“The worst of times in San Francisco was still better than the best of times anywhere else”.

Armistead Maupin

I cannot say how many hundred of stairs I walked on this tour; looking at the pictures of my stroll through these winding passages and eras, I began to consider – what do we remember of history? What do we preserve?  Who judges what is worth commemorating – or no longer deserving of respect?  This is in the news nearly every day now – whether it is about adding and removing memorials (by consensus, edict or force), eliminating publications, erasing music from performance – or lifting up heroes that, at one time, were considered far less worthy of recognition in their day.  As they say, history belongs to those who write it.  For me, the letters and diaries of my grandparents, parents and others are the only record that exists of their lives, and I feel a kind of burden to somehow carry their lives on rather than let them fade.  For many of us, photo albums in print form are a thing of the past – and when we are gone, most of our digital images will not be preserved, recognized, or remembered.   

But our history today, however personal, and the lives and history of our family and loved ones, is worth preserving, and sharing. Perhaps it might help to think of it as creating a walking tour through the neighborhood of our lives, reflecting on lessons learned that we can share, love we can treasure, and hope we can gift to others that await us around the next bend. Especially in this very passage of change, we are living our own, unique “tales of the city”.  Wherever your home finds you today, as with San Francisco, it will not be entirely the same after someone decides that the vaccine programs have succeeded, and someone else decides we know longer to hear daily reports on statistics.  There will be the city before – and the city after.  Two cities, in a way – connected forever by this passage we still travel through, hesitatingly, unsure at times which way to take.  Although Dickens was speaking literally in a different sense when he wrote “A Tale of Two Cities” in 1859, his words about that moment in time resonate for me now – 

As I write, after my husband, many family and some friends have received one or two shots of the COVID vaccine, mine lies ahead, time to be determined.  We are all in this moment awaiting, with somewhat held breath, for doors to open, friends to embrace, moments to be together after long parting.  Walking through Russian hill, once a cemetery for forgotten names, now steeped in history with more being created, and my own little memories – how remarkable it is to consider the winding road that brought me here, and lies ahead.  The phrases which I used to open this blog will someday be only in history books, but others will take their place; new challenges, new discoveries, new life.  Wherever your path leads you next, carry your dreams with you today, friends, and make the memories, and save them – every day, every moment, counts. I will hopefully see you around the next corner.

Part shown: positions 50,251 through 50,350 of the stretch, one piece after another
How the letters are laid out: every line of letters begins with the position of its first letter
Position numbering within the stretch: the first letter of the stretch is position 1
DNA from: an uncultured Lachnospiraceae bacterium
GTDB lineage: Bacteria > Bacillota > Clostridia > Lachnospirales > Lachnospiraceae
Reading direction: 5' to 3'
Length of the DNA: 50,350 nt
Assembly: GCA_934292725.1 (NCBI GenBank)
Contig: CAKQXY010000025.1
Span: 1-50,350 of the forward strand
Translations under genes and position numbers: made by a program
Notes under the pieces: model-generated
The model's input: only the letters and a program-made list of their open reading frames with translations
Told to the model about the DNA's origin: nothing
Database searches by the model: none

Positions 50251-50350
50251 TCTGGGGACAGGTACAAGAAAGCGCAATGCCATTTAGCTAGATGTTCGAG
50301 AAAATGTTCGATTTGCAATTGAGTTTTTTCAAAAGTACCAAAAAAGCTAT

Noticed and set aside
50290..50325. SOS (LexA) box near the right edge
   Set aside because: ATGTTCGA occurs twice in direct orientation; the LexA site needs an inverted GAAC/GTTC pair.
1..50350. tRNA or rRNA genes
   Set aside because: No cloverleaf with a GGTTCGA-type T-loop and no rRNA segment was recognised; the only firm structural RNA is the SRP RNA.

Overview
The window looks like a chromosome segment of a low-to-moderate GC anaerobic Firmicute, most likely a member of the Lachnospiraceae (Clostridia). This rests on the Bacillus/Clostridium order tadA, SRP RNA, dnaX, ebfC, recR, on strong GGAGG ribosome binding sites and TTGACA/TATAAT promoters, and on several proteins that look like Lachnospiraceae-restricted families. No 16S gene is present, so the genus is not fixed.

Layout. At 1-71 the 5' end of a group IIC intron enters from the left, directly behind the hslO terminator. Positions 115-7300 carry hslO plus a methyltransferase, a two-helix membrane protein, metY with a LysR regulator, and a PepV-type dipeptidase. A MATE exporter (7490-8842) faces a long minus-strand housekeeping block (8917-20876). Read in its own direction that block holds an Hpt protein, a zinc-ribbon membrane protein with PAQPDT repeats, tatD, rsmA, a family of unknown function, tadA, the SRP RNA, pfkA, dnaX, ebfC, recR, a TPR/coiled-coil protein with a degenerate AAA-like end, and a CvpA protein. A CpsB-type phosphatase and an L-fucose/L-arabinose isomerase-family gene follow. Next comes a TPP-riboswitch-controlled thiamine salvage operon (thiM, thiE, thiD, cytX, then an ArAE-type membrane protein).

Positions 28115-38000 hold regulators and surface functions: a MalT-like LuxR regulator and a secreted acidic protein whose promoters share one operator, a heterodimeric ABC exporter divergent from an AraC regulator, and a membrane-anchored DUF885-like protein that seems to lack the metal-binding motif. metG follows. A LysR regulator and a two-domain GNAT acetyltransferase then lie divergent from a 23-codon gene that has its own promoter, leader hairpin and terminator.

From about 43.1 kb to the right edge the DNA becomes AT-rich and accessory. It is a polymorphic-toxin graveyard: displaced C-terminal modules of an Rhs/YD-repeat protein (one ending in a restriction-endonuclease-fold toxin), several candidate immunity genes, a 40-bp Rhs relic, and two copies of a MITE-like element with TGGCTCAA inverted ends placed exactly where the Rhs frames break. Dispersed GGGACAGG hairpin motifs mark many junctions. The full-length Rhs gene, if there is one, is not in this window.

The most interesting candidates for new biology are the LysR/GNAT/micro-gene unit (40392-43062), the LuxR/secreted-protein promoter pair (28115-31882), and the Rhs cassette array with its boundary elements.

“It is times like these when we face such as enemy as AIDS, we need to draw on some of our past positive philosophies, like it is always darkest before the dawn.  In getting our courage together, we might feel a need to go back, and think of possibly better times.  And sometimes, it makes us wonder ….”  

An art mystery, a heart’s history

Well, friends, it’s our first February of Covid – more than 11 months since our initial shutdown here in San Francisco. Of course, this is the month of Valentine’s candy and cards, so I wanted to share some discoveries about love echoing in faded words and forgotten names. But this is not your Hallmark card valentine – so it will take a while to get to the heart of our tale; over a century, in fact.  In “real time”, not “reading time”!  Come to think of it, it has taken me 20 years to write these words.

Aunt Monie was the crazy relative.  Of course, that’s probably what some of my family say about me – they have a point.  But Aunt Monie – technically my great aunt, being my paternal grandmothers younger sister – she did it with gusto.  The youngest of 3 surviving sisters, born in Nogales, Arizona in 1902, where her father worked with Santa Fe.  Not long after, the Grey family moved to Needles, California and her oldest sister Dora was one of the famous “Harvey Girls” there.   

Crazy Aunt Monie as I remember her, under her portrait

Monie was the only one of the 3 sisters that I have actual memories of – my grandmother Bela, the middle sister, passed when I was quite young, and there are fragments of moments, feelings really, that remain – probably inspired by the handful of photos.  But Monie lived into my young adulthood – showing up occasionally, sometimes without notice, and always full of life.  Perhaps a bit like “Auntie Mame” but only popping into my life every 5 years or so. 

She was a personal care nurse, and a single mother – having married 3 times – and from what everyone says, being very comfortable in intimate relationships (short term and long) well into her 70s.  At one point in her life, she operated a kind of roadhouse/bar in the Fortana/Rialto area of Southern California’s “Inland Empire” with an illegal “one armed bandit” slot machine in the back room.  And yes, she loved to drink!